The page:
Faced with the possible collapse of Italy's troubled Banca Popolare di Vicenza SpA and Veneto Banca SpA — followed by a costly windup process — Italy's two biggest banks, UniCredit SpA and Intesa Sanpaolo SpA, have started working with regulators on a recapitalization plan.
UniCredit is in negotiations with the Italian government, which wants the big banks to contribute €1.2 billion to rescue Vicenza and Veneto, a source at UniCredit said June 9.
European authorities have said the €6.4 billion capital shortfall at the two Venetian lenders can only be filled by the state after the private sector chips in to make up losses. The alternative to a government bailout would be declaring the banks insolvent and shuttering them, at great cost to the other financial institutions in Italy.
"UniCredit Group is actively working with the government to find the least bad, disruptive [and] less costly solution for the system. €1.2 billion spread pro rata between all the banks' exposures to the deposit guarantee fund is clearly better," said the person, requesting anonymity due to the sensitivity of the matter.
A full winding-up of the ailing banks would cost the banking sector €11 billion in secured deposit compensations and other liabilities, the source added, emphasizing that UniCredit would not take over Veneto-Vicenza on its own, instead hoping other banks would join the talks.
Intesa, Italy's second-largest bank, is also reluctant to take over Veneto-Vicenza, a source at Intesa told S&P Global Market Intelligence. "Intesa Sanpaolo has no plan to realize a deal like the one closed in Spain concerning Banco Popular," the source said. Intesa is in separate talks with the government over how it might contribute to the recapitalization of the two banks, S&P Global Market Intelligence understands.
Marco Troiano, a banks analyst for Scope Ratings in London, said Italian banks might in the end have little choice but to rescue Popolare di Vicenza and Veneto Banca. "Clearly they would resist that as they have already lost money on Atlante [fund] contributions but if there is no other option, it may well be in their interest to avoid a full blown resolution."
In 2015, 67 financial companies in Italy pooled €4.25 billion to fund a backstop fund called Atlante, and UniCredit and Intesa forked out the lion's share — €700 million and €845 million, respectively. Both banks have since written down their stakes in the fund.
Spanish test case
Banco Popular Español SA's June 7 takeover by Banco Santander SA, at a nominal price of €1 but with a commitment to supply €7 billion to the failing Popular, has injected a renewed sense of urgency into saving the Veneto banks. The event was a test case for European bank regulations, said Troiano.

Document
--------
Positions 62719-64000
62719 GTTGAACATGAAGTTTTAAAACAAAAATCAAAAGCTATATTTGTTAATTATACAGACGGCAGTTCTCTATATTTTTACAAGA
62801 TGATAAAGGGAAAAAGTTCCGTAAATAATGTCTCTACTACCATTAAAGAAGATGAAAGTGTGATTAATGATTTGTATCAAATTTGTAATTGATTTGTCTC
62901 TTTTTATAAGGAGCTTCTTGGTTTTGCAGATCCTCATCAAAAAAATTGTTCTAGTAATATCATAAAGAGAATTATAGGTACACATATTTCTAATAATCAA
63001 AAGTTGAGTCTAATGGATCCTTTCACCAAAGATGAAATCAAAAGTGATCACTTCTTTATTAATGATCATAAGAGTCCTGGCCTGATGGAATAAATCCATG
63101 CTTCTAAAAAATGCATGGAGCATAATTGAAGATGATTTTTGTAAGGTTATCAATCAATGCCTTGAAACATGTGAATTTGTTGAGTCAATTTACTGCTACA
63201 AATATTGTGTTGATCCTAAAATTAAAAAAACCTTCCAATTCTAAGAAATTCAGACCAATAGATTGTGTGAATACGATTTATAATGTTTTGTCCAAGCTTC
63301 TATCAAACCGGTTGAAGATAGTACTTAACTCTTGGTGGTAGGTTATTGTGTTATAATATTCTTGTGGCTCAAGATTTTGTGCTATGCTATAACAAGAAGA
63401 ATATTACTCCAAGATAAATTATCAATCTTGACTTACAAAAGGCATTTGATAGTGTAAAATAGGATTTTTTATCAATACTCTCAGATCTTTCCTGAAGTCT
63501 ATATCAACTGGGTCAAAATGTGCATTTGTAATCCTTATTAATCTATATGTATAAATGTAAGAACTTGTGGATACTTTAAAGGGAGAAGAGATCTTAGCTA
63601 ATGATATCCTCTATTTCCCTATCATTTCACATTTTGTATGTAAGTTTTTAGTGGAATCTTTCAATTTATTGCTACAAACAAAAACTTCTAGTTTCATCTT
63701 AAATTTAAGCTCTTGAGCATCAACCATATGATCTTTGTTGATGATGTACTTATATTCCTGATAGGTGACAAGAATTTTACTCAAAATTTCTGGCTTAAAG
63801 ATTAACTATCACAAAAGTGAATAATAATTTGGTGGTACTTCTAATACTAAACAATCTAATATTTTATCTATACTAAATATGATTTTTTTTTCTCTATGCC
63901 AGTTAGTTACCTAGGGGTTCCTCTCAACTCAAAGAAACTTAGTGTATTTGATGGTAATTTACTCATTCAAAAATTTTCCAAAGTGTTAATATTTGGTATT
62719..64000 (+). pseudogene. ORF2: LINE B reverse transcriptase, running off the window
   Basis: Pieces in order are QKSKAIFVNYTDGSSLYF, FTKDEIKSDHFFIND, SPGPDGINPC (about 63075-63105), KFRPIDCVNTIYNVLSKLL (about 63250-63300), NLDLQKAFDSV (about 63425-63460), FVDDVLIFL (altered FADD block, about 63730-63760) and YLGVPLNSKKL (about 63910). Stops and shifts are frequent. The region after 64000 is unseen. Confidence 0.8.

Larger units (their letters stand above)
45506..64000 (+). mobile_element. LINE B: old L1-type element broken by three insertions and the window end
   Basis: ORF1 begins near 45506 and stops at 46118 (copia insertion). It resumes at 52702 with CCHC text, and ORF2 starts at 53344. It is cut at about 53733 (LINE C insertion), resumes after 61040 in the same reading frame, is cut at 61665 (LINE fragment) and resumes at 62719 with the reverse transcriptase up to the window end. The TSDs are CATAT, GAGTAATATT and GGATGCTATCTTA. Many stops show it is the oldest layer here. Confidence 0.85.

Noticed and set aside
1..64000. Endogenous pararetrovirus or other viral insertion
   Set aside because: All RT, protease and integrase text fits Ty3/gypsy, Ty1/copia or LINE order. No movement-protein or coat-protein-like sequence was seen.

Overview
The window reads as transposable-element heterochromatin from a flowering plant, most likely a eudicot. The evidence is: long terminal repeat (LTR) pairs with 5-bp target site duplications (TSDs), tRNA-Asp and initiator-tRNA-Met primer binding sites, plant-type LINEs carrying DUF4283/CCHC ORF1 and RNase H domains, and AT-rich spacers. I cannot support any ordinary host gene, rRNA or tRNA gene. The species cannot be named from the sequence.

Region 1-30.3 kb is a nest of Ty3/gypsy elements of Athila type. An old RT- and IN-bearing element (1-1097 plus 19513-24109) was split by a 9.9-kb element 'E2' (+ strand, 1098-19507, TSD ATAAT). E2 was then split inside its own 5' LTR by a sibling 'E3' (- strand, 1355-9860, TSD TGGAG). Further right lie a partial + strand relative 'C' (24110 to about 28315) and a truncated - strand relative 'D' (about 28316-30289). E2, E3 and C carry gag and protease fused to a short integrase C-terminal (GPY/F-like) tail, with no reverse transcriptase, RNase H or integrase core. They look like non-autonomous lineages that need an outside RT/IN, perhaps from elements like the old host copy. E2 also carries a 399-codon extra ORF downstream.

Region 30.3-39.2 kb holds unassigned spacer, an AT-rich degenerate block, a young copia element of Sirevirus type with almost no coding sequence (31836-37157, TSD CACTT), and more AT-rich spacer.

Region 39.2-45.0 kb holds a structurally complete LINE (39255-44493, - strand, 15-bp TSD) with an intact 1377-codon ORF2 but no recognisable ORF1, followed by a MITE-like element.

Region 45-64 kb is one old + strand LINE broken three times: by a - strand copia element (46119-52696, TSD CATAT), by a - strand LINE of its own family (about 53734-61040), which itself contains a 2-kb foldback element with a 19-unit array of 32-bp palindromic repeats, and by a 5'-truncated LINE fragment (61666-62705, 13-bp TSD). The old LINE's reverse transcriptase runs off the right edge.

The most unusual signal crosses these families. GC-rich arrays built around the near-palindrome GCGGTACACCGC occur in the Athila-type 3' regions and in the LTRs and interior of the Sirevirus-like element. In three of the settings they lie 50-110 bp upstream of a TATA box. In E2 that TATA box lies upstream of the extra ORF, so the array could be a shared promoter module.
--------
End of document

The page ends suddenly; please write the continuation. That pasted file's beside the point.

Where there were lingering doubts over Brussels' willingness to put a bank through so-called resolution proceedings, there are now none after Popular's takeover by Santander, Troiano said. "I think the Santander-Popular deal has shown that resolution is a real possibility — hence the pressure on Italy to find a solution."
Under EU rules, a precautionary state recapitalization can only happen to prevent a bank from failure in hypothetical downturn scenarios set out by the ECB's stress tests. The Italian government has set aside €20 billion to bail out its troubled banks, including Vicenza-Veneto and Banca Monte dei Paschi di Siena SpA. The European Commission and the Italian government agreed on the terms of a precautionary recapitalization of Monte dei Paschi at the end of May. Veneto and Vicenza applied for state aid in early 2017.
However, one obstacle to resolving Popolare di Vicenza and Veneto Banca remains the large amount of risky debt that retail investors in Italy were allegedly missold by banks and for which they will expect to be compensated.
"The problem is still that a full resolution may entail the use of the bail-in tool, potentially impacting senior bondholders, which would include retail clients. The potential for contagion is there, so I think everyone wants to avoid that," said Troiano.
ABN Amro estimated that individual investors have sunk €31 billion of their savings in subordinated debt issued by Italian banks, or 46% of the total asset class, and €200 billion in senior paper, or 40% of the entire amount in existence.
UniCredit carried out a €13 billion capital increase in February 2017.